A gentle hoo-hoo is given if the gibbon is in dense vegetation, just to keep in touch with other family members. It hoos with much more violence and loudness if it is upset. Then there is a glug-hoo at the first sight of food, such as ripe figs or other fruits. This is a throatier and higher call than the usual hoo and seems to indicate much pleasure. A low, sad little hoo sigh or bleating sound is the one a young animal gives if it is in trouble or separated too far from its parents. Grunts and squeals are given by young animals when playing. A squeak with a facial grimace is an apologetic gesture a young juvenile will give if it feels its parents are annoyed with it. A prolonged loud hoo-hooing is given when one animal is about to move aggressively toward another. This happens when one adult meets another on the territorial border, for instance. A prolonged screech is given when one male is about to chase and try to catch and bite an intruder. The great call of the female is the most overwhelming and loudest of all the calls, and when she gives it all the other gibbons fall silent listening to her performance.
When gibbons feel certain emotions they use their voices to make certain noises. Other gibbons attach meanings to those noises, and in this way gibbons are able to talk to each other. A gentle hoo-hoo means I’m over here. A glug-hoo means I’ve found good food. A bleating sound means I’m scared, please help me. Self-expression becomes communication.
What do I mean by self-expression? I mean the instinctual urge to put a voice to one’s feelings, to advertise one’s current state of being. Communication is a side effect, and it is probably because of the accident of communication (which offers obvious advantages to those animals that learn the trick) that the urge to vocalize feelings is naturally selected. But the need a gibbon feels to hoo does not depend upon other gibbons being nearby, and so a desire to communicate is not actually what drives gibbon vocalizations. Gibbons seem to experience an instinctual need to express their emotions out loud.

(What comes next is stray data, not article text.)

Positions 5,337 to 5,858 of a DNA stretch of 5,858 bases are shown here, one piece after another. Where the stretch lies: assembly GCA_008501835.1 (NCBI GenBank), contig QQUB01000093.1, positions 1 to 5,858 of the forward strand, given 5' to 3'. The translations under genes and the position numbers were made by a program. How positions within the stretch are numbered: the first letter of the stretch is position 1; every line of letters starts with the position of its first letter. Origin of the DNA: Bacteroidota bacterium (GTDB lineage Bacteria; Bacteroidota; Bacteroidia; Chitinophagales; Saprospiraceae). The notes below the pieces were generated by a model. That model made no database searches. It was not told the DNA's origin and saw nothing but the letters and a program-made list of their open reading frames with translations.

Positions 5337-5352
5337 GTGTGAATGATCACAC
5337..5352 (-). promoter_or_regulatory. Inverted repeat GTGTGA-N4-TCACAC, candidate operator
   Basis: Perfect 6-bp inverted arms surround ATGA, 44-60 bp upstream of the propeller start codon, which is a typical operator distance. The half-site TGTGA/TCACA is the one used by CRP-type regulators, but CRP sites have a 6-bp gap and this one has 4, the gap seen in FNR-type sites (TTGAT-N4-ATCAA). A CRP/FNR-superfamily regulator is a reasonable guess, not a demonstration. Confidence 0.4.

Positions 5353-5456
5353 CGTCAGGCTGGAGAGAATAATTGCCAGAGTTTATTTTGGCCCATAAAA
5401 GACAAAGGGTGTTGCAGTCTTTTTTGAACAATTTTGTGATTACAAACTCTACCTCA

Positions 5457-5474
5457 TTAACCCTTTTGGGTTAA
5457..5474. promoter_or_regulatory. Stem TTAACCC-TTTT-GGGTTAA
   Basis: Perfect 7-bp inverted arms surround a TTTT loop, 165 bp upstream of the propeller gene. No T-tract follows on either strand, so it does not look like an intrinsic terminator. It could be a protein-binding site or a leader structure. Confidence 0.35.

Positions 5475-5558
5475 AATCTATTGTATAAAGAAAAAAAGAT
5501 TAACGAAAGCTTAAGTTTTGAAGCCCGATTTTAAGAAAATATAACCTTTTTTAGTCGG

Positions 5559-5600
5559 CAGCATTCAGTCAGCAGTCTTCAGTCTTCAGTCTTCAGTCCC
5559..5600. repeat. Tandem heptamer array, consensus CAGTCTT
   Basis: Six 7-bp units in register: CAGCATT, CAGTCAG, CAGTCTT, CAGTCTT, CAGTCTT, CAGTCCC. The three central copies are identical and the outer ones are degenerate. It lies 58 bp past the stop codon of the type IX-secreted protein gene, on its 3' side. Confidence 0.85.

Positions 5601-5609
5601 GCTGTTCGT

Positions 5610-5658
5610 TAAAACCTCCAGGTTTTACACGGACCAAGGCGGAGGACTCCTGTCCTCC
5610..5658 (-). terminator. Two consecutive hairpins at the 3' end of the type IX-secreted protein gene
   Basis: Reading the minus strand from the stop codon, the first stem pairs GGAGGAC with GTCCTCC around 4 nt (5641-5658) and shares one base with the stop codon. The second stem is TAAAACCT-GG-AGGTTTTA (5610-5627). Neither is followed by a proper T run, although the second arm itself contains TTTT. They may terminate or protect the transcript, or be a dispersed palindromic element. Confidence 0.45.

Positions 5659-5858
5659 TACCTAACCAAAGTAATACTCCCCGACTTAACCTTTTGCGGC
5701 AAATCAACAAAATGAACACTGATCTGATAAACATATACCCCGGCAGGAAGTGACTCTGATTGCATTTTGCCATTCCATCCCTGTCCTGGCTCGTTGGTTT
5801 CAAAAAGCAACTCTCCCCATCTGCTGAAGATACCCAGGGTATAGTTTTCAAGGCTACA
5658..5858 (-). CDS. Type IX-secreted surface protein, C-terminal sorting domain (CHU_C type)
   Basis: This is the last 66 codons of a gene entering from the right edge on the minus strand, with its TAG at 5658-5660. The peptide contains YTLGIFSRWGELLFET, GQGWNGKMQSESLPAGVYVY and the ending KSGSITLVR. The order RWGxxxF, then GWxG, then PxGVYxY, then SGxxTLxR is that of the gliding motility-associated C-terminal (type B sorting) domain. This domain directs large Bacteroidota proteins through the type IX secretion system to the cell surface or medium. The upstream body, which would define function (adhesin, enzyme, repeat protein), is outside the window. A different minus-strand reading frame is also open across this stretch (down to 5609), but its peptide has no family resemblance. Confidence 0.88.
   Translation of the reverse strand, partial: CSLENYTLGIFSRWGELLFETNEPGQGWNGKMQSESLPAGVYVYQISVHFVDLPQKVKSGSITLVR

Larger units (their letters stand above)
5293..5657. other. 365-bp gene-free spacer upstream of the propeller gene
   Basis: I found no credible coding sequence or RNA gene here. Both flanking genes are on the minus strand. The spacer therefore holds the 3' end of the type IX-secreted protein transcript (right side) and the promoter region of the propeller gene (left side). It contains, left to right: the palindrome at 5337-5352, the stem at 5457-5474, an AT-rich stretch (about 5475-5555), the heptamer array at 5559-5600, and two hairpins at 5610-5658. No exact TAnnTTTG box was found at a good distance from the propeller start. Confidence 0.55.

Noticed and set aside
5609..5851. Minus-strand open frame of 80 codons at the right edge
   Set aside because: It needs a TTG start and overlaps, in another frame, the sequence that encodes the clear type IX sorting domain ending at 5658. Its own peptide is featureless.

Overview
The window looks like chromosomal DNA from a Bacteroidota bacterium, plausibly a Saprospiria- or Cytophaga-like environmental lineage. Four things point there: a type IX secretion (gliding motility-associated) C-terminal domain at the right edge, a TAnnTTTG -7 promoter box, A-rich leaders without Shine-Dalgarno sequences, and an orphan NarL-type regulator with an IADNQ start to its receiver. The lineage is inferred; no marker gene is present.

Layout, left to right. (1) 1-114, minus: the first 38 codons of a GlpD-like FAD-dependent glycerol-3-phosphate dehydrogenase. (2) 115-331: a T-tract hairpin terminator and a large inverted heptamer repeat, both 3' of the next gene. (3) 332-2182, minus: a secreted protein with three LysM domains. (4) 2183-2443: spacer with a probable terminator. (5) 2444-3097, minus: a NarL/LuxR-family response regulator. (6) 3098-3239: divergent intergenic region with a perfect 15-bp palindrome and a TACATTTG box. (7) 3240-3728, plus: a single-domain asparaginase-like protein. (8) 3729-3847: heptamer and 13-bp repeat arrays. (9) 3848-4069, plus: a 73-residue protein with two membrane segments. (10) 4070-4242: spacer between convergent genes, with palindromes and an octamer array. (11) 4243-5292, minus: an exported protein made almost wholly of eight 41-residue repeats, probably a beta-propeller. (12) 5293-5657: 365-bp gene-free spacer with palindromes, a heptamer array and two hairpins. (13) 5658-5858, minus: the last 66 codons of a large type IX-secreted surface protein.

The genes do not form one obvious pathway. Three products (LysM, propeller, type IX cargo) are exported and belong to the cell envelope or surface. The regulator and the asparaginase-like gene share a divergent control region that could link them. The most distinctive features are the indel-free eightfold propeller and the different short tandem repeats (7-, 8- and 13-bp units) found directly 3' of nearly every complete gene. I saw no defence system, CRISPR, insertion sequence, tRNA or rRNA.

Perhaps we humans are similar to gibbons, and for that matter to songbirds, in this way.
But what about syntax! Doesn’t that separate us from other animals?
Yes, praise be to our vaulted syntax. But rather than patting ourselves on the back for the complexity of our vocal patterning, and priding ourselves on how we, once again, are the only animal in the world that does such-and-such, we might benefit from opening our ears to the conversations of crows, the duets of gibbons, and the musical dramas unfolding between common mynas. What we do is fundamentally similar to what they do. Like them, we put our passions – our love, longing, anger, fear, and ecstasy – to music. This is the essence of speech. Syntax is a thin layer over a musicality that is ingrained deeply within us. We are singers, and talking is evolved serenading.
-  You’ve likely heard of a pride of lions. But have you heard of a cry of hounds, a parliament of owls, a shiver of shark, a knot of frogs, or a hurtle of sheep? Poetic names for groups of animals date back to the 15th century (many listed in a book published in 1486 called The Book of Saint Albans). A “murder” is a poetic name for a flock of crows.
-  Soon after I wrote this, I discovered it wasn’t true. According to a paper published in June 2011, researchers at Kyoto University discovered that the Bengalese finch possesses the ability to discriminate syntactic rules, indicating that “passerine songbirds spontaneously acquire the ability to process hierarchical structures, an ability that was previously supposed to be specific to humans.” See http://www.nature.com/neuro/journal/vaop/ncurrent/full/nn.2869.html ↩
-  The Descent of Man by Charles Darwin, See http://www.darwin-literature.com/The_Descent_Of_Man/21.html ↩
-  Gibbons by Patricia Hunt, p49. ↩
-  Gibbon Song and Human Music from an Evolutionary Perspective by Thomas Geissmann, See http://www.gibbons.de/main/papers/pdf_files/2000musicevol.pdf ↩
-  Gibbons by Patricia Hunt, p46-48. ↩